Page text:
A Content Analysis of Gendered Research in the Canadian Journal of Counselling and Psychotherapy

  • Robinder P. Bedi Western Washington University
  • Courtney N. Young Western Washington University
  • Jaleh A. Davari Western Washington University
  • Karen L. Springer Western Washington University
  • Daniel P. Kane Western Washington University
Keywords: male, men, boys, gender, content analysis

Abstract

There is increased awareness of but limited quantification of the lack of published scholarship about boys and men in counselling. We conducted a content analysis on articles published in the Canadian Journal of Counselling and Psychotherapy from 2000 to 2013 to examine gender differences in research participants and to explore the topics published. After reviewing 293 articles, we found that female-topic-specific articles outnumbered male-topic-specific articles by 3:1 and research studies based on exclusively female client/ student samples outnumbered those based on exclusively male samples by about 4:1. When examining only gender-specific articles that were intentionally seeking to look at a particular gender—not including the four articles in Vol. 46, No. 4 (2012), the special issue on boys/men—the ratio of female-specific articles to male-specific articles is about 5:1; for research studies that ratio is about 15:1. This leaves clinicians with a small Canadian research base from which to provide gender-sensitive and evidence-based interventions with boys/men.

Author Biographies

Robinder P. Bedi, Western Washington University
Dr. Robinder (Rob) P. Bedi in an associate professor in the Department of Psychology at Western Washington University, where his primary teaching responsibilities are in abnormal psychology and in the counseling programs. He is also a registered psychologist in British Columbia, where he maintains a small private practice.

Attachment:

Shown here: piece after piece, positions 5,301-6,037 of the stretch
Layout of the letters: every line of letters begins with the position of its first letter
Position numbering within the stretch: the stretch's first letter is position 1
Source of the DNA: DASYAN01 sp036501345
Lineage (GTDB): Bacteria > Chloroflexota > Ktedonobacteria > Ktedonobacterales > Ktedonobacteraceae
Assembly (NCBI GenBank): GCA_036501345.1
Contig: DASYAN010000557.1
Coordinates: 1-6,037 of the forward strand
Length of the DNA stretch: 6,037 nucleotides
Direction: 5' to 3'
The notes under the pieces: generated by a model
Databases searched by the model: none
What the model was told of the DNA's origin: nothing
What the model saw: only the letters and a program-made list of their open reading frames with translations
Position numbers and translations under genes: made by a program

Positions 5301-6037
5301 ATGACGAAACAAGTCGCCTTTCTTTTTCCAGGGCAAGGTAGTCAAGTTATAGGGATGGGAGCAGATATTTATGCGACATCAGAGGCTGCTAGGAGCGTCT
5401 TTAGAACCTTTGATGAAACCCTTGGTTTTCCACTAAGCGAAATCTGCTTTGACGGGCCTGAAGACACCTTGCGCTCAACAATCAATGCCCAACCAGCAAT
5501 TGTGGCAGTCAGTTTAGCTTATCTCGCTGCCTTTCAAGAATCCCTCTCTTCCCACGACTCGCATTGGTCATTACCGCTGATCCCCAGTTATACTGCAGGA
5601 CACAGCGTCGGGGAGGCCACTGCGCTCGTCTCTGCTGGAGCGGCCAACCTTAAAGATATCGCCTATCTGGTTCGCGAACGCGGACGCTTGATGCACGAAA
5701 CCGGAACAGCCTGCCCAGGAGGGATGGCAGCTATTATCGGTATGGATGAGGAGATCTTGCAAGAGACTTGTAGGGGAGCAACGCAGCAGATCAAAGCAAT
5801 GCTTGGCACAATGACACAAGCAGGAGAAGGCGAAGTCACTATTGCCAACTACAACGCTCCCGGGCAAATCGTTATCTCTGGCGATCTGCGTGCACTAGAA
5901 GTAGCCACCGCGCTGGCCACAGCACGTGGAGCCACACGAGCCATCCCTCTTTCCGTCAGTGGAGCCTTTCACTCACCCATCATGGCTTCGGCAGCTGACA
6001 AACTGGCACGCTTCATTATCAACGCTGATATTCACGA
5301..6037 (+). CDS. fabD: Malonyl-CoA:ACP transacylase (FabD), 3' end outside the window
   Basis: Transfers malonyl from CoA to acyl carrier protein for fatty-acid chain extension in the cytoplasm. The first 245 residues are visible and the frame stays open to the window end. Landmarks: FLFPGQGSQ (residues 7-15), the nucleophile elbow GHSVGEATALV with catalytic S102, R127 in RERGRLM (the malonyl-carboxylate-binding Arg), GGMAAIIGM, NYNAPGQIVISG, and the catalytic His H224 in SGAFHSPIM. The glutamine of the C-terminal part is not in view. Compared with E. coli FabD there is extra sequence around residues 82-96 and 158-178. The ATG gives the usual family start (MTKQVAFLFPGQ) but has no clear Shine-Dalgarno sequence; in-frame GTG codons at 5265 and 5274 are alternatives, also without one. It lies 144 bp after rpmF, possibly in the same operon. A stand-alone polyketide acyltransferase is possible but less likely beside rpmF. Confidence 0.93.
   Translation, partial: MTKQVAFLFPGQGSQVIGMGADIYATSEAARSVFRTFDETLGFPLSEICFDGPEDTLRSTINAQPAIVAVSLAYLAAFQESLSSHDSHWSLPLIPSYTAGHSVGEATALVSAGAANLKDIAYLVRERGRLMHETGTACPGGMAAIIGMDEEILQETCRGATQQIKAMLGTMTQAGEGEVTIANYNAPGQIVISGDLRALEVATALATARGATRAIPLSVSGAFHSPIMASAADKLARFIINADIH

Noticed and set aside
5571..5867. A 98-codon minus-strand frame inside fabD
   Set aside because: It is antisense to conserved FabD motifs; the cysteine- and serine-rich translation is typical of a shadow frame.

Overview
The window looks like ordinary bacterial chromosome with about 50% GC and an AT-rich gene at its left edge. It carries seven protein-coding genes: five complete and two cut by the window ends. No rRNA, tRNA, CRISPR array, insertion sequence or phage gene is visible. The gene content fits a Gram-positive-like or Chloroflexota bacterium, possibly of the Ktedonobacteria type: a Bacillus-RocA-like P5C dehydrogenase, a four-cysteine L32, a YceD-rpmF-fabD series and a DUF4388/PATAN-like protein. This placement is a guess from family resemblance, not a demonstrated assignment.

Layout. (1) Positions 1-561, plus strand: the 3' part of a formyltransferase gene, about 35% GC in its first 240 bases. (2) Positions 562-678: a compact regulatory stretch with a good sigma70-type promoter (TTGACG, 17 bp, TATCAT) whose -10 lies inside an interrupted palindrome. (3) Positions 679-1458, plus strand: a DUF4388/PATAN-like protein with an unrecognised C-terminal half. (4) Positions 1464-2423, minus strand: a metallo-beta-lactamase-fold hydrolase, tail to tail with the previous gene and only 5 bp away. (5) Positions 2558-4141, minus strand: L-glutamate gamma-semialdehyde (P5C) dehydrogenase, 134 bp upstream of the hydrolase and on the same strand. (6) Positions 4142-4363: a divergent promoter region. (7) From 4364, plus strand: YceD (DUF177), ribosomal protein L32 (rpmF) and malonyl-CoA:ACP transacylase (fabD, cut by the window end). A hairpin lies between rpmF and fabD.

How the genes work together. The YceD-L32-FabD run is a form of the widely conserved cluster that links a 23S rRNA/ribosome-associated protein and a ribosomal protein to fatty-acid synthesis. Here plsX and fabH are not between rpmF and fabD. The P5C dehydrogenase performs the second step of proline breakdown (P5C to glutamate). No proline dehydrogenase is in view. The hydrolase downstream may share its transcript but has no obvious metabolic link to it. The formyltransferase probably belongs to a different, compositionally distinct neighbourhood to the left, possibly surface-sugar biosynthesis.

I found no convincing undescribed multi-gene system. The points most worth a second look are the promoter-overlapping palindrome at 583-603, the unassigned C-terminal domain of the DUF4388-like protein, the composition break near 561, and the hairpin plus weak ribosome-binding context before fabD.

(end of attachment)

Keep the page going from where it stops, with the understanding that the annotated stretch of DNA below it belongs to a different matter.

Courtney N. Young, Western Washington University
Courtney N. Young graduated from Western Washington University with a Bachelor's degree in Psychology. She intends on receiving her master's degree in clinical psychology and chemical dependency professional (CDP) certificate. Courtney also has experience at Catholic Community Services working with an adult dual-diagnosis mental health and substance abuse population.
Jaleh A. Davari, Western Washington University
Jaleh A. Davari is a graduate student in the Department of Counselor Education at Gonzaga University, where she is completing her M.A. in Clinical Mental Health Counseling. She is also simultaneously pursuing certification towards becoming a Board Certified Behavior Analyst (BCBA), and intends to obtain a doctorate in clinical psychology. Jaleh's research interests include the mental health of children and adolescents, in particular aspects of early intervention, testing, and assessment.
Karen L. Springer, Western Washington University
Karen L. Springer is a graduate student in the Department of Psychology at Western Washington University. She is completing her M.S. in Experimental Psychology and conducting her Thesis research under the advisement of Rob Bedi, PhD. Her primary interests include psychotherapy, the therapeutic relationship, emotion regulation, developmental psychopathology, depression, and addiction recovery.
Daniel P. Kane, Western Washington University
Daniel P. Kane is a graduate from Western Washington University with a Bachelor’s degree in Psychology. He intends to earn a doctorate in clinical neuropsychology. Currently he is a patient care coordinator for the Amen Clinic in Bellevue; which specializes in psychiatric treatment based on neuroimaging. Daniel also contributes to patient research at the Amen Clinic.
Published
2016-11-18
How to Cite
Bedi, R. P., Young, C. N., Davari, J. A., Springer, K. L., & Kane, D. P. (2016). A Content Analysis of Gendered Research in the Canadian Journal of Counselling and Psychotherapy. Canadian Journal of Counselling and Psychotherapy, 50(4). Retrieved from https://cjc-rcc.ucalgary.ca/article/view/61044
Section
Articles/ Articles